Three men in suits smiling

Who are People with Significant Control (PSCs)?

People with significant control (PSCs) are individuals who have a certain degree of ownership, influence, or control over a UK company or limited liability partnership (LLP). Generally, a PSC is anyone who meets any of the following conditions:

  • holds more than 25% of shares in a company
  • holds more than 25% of the voting rights in a company
  • has the right (directly or indirectly) to appoint or remove the majority of a company’s board of directors
  • exercises, or has the right to exercise, significant influence or control over a company
  • exercises, or has the right to exercise, significant influence or control or any activities of a trust or firm that meets one of the first four conditions in relation to a company

The requirement to keep a PSC register and provide PSC information to Companies House was introduced in the UK on 6 April 2016, as a way to increase corporate transparency over who ultimately owns and controls companies and LLPs registered in the UK.

Who can be a Person with Significant Control (PSC)?

Almost anyone can be a person with significant control (PSC), provided they meet at least one of the five ‘nature of control’ conditions set out in the Companies Act 2006 (Schedule 1A). This includes subscribers (founding company members), company members (shareholders/guarantors), and LLP members.

Can a director be a Person with Significant Control (PSC)?

A company director can be a person with significant control, but generally not by virtue of their directorship role alone. More commonly, a director will be a PSC if they are also a member (shareholder or guarantor) who holds a certain percentage of shares or voting rights in the company.

Are shareholders and guarantors People with Significant Control (PSCs)?

Shareholders and guarantors (aka ‘members’) are classed as people with significant control if they hold more than 25% of issued shares, at least 25% of voting rights in the company, and/or they have the power to appoint and remove directors. In smaller companies, it is relatively common for all members to also be PSCs.

Can a company secretary be a Person with Significant Control (PSC)?

A company secretary can be a person with significant control, but not by virtue of that role alone. If the company secretary is also a shareholder with more than 25% of issued shares, for example, they would be a PSC as a result of their shareholdings.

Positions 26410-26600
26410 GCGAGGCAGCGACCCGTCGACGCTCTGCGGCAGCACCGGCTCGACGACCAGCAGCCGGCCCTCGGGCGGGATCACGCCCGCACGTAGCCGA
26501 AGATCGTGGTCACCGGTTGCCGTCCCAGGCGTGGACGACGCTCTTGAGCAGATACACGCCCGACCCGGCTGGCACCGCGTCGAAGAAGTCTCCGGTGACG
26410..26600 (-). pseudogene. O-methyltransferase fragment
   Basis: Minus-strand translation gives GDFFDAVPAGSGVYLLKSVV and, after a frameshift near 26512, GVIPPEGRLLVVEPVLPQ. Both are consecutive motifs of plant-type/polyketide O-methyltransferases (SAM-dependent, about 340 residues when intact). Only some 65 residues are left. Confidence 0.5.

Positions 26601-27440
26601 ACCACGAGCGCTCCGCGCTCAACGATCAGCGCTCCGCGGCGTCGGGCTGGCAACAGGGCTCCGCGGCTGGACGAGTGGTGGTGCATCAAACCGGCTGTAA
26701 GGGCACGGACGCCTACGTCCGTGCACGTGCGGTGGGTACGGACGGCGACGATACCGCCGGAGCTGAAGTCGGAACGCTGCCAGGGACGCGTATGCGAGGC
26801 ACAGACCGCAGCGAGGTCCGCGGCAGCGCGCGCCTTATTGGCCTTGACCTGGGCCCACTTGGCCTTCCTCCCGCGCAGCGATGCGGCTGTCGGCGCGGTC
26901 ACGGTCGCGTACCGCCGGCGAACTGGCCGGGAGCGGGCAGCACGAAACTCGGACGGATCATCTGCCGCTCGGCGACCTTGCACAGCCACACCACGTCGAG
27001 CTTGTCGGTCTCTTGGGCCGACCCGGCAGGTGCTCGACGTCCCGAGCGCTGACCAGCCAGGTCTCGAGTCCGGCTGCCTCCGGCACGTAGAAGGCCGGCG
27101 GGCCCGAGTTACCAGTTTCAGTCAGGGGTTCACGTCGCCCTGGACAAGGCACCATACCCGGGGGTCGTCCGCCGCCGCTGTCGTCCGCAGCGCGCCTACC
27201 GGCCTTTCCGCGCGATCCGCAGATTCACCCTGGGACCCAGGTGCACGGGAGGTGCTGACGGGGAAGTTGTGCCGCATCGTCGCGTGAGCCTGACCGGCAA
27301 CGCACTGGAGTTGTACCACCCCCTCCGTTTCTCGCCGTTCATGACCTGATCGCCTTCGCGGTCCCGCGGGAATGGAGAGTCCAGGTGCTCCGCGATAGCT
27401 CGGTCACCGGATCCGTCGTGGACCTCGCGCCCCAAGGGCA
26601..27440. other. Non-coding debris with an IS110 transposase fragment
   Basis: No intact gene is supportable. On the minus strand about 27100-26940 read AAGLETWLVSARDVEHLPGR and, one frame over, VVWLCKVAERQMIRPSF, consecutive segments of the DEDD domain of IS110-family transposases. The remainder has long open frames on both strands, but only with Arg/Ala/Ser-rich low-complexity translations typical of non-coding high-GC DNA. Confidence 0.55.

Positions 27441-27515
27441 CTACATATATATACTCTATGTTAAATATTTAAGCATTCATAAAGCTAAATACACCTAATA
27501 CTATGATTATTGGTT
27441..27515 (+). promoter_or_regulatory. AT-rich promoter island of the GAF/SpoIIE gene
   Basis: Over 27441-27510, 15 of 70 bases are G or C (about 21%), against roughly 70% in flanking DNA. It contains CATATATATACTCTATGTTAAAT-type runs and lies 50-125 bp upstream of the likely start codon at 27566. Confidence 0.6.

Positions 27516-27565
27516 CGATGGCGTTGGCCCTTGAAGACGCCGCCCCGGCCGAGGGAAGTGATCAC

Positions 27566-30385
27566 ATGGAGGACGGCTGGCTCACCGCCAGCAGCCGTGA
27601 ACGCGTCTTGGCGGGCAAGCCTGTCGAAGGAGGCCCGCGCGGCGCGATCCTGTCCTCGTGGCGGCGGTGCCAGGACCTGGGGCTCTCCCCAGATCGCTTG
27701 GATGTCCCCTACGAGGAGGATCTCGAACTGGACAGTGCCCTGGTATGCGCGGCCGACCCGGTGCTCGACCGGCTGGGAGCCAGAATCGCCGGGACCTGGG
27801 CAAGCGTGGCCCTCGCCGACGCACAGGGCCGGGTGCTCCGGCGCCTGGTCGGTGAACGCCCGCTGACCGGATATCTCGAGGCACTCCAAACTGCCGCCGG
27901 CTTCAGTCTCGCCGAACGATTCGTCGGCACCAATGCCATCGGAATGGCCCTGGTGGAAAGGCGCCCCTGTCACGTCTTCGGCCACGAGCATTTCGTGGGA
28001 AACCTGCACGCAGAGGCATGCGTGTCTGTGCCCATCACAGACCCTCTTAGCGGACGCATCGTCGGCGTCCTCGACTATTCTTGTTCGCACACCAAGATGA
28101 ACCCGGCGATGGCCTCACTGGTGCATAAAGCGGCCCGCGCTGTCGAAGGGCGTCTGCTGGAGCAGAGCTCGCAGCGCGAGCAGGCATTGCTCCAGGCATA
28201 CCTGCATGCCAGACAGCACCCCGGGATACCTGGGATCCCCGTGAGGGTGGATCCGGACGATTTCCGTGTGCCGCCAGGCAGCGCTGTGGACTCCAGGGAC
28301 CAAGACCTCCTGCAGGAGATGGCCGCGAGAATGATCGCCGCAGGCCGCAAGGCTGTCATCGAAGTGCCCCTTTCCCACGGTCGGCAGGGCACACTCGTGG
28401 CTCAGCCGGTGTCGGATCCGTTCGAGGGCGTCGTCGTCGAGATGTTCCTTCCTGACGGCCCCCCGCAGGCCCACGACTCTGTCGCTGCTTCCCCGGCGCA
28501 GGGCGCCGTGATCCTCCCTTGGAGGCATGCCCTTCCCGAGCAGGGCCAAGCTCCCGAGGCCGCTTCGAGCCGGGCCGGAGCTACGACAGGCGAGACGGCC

Is my company accountant a Person with Significant Control (PSC)?

The role of accountant does not, on its own, result in the individual being a person with significant control. The same is true for others who provide advice to the company in a professional capacity or exercise professional functions, such as financial advisors, lawyers, management consultants, directors and employees, suppliers, lenders, regulators, and liquidators.

What is the Register of People with Significant Control (PSC Register)?

The register of people with significant control (PSC register) is a statutory register containing details of all individuals who own and/or have a significant degree of influence or control over a UK company or LLP. The purpose of the register is to improve corporate transparency and openness.

Do dormant companies need PSCs?

Dormant companies are subject to the same corporate transparency rules as active companies, so they are required by law to identify PSCs, provide their details to Companies House, and keep an up-to-date record of them in their PSC register.

Do limited liability partnerships (LLPs) need PSCs?

Just like companies, limited liability partnerships (LLPs) are required by law to maintain a register of people with significant control (PSC register). They must identify all PSCs, provide their details to Companies House, and keep an up-to-date PSC register at their registered office address or other specified inspection location (e.g., a SAIL address).

Who can be a PSC in a limited liability partnership (LLP)?